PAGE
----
1300 Stockton Street, San Francisco, California.
Newlyweds, Francois & Marguerite Gracia, initially lived at 13001/2 Stockton Ave, from 1877. Known as Montreal House, it was a three story lodgings and saloon at the north eastern corner of Stockton & Broadway. Francois aka Frank worked for the Hotel, providing furnished rooms by the night, week or month, and Marguerite, aka Maggie, worked as dressmaker while raising their growing family.
As you will note on the map below, the neighborhood was diverse with hotels, fire stations, laundries, saloons, lodging houses, sausage factory, soft furnishings, furniture store, carriage factory, ball alleys, stables and hay barn, brewery, and an undertaker, all within half a block.
In order to convey the character of Montreal House I identified some of the residents and businesses using the address on 1300 Stockton Street and furthermore found newspaper articles from 1880-1905. With no mentions beyond 1905, it could be assumed the building was demolished ~1905 or perhaps lost in the 1906 earthquake.
1882 Langley San Francisco Directory
- Franklin, William J., carpenter, r. 13001/2 Stockton
- Gracia, Frank, 13001/2 Stockton
- Sanguinetti, Eugene, barber, r. 13001/2 Stockton
- Valero, Frank, expressman, r. 13001/2 Stockton
- Verges, Celestin, baker, r. 13001/2 Stockton
1883 Langley San Francisco Directory
1880$10 fine for selling Liquor on Election Day 11 Sep 1880, Sat The San Francisco Examiner (San Francisco, California) Newspapers.com
1884Montreal House, new management 01 May 1884, Thu The San Francisco Examiner (San Francisco, California) Newspapers.com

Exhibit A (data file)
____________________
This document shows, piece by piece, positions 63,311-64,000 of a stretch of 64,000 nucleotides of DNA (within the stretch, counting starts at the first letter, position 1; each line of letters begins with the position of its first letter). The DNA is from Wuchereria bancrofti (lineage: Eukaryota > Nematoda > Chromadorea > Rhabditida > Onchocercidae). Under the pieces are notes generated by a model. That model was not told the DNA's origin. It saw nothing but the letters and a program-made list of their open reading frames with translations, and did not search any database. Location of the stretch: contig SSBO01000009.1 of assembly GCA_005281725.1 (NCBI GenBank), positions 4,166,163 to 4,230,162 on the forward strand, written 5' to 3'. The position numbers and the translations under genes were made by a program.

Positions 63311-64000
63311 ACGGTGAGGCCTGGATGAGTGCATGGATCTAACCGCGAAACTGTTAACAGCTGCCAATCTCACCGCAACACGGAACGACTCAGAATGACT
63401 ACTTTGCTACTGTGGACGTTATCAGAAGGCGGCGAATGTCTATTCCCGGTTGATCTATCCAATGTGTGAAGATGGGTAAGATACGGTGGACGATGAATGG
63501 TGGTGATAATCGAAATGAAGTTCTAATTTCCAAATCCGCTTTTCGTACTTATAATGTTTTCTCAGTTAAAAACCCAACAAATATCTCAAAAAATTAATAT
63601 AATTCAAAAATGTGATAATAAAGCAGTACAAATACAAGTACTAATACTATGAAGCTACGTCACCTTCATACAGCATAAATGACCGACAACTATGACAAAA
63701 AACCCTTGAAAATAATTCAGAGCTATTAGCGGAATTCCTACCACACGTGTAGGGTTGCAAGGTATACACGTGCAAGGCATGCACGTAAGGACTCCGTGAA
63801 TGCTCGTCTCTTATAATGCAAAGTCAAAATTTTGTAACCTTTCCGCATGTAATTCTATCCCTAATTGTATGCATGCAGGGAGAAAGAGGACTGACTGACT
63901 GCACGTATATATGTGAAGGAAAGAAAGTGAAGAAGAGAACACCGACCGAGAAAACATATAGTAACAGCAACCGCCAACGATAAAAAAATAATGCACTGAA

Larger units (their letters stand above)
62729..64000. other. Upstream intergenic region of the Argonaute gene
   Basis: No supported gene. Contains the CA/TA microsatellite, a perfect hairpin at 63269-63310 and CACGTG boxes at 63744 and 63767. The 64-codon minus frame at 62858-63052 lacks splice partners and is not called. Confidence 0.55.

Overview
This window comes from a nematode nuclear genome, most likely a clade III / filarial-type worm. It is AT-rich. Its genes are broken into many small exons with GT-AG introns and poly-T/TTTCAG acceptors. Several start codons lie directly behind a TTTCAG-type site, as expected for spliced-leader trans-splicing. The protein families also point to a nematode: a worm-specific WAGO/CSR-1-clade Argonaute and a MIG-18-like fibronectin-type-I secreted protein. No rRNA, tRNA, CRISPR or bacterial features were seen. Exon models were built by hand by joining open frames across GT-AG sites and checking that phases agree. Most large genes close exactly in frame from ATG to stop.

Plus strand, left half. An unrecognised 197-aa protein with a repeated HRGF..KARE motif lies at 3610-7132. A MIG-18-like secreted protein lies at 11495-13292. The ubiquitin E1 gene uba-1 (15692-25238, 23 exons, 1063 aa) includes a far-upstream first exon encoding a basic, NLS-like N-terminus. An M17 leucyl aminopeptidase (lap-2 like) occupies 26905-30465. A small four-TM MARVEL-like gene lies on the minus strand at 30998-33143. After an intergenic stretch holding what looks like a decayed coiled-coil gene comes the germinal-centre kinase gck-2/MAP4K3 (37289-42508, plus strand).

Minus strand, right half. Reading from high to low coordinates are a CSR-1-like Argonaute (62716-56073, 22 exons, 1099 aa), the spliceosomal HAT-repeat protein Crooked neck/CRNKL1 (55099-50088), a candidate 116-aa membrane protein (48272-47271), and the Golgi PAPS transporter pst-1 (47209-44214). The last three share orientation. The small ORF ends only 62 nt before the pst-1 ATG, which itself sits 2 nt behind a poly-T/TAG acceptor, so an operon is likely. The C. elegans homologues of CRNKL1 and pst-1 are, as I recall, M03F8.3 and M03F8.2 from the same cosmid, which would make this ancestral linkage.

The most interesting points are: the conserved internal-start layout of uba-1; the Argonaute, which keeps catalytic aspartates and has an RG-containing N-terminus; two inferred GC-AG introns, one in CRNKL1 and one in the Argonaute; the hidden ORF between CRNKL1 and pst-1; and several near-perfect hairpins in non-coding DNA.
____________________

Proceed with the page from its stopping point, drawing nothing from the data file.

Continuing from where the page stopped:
1885Attempted Suicide by young woman caused by jealousy of barber 26 Mar 1885, Thu The San Francisco Examiner (San Francisco, California) Newspapers.com
1888Marcel Demarais, Proprietor of Montreal House 08 Aug 1888, Wed The San Francisco Examiner (San Francisco, California) Newspapers.com
1889Wearing apparel stolen from 1300 Stockton 09 Apr 1889, Tue San Francisco Chronicle (San Francisco, California) Newspapers.com
1890Peter Alfred Anderson promoting Cosmopolitan Dispensary 20 Nov 1890, Thu The San Francisco Call (San Francisco, California) Newspapers.com
1892STOLEN — Large Black Horse 24 May 1892, Tue The San Francisco Examiner (San Francisco, California) Newspapers.com
Ended His Life.
Suicide of Young Eugene Mensini
HE TRIED TO KILL OTHERS.
Narrow Escape of S. Granucci and L. Harant.
A COUSIN BELIEVES HIM INSANE.
He Had Been Discharged for Using Vulgar Language Before Lady Customers
A young Italian named Eugene Menesiui committed suicide in a sensational manner yesterday morning in the Bay State Market. 1300 Stockton street. Before taking his own life the young man attempted to murder S. Granueci, his employer, and L. Haraut, a man employed in the shop. From the manner in which the suicide acted just before committing the deed it is supposed that he was crazy at tbe lime.
It appears that Menesini had been employed in the butcher business for some months, and was noted for his excitable temperament. On Saturday last he bad a quarrel with Harant over some sheep carcases. Haraut angrily accused Meuesiui of being a liar, and In return Menesini roundly abused Harant in language more profane than choice. There were some lady customers in tbe shop at the time and tbey were so shocked at the abusive language that they left the market.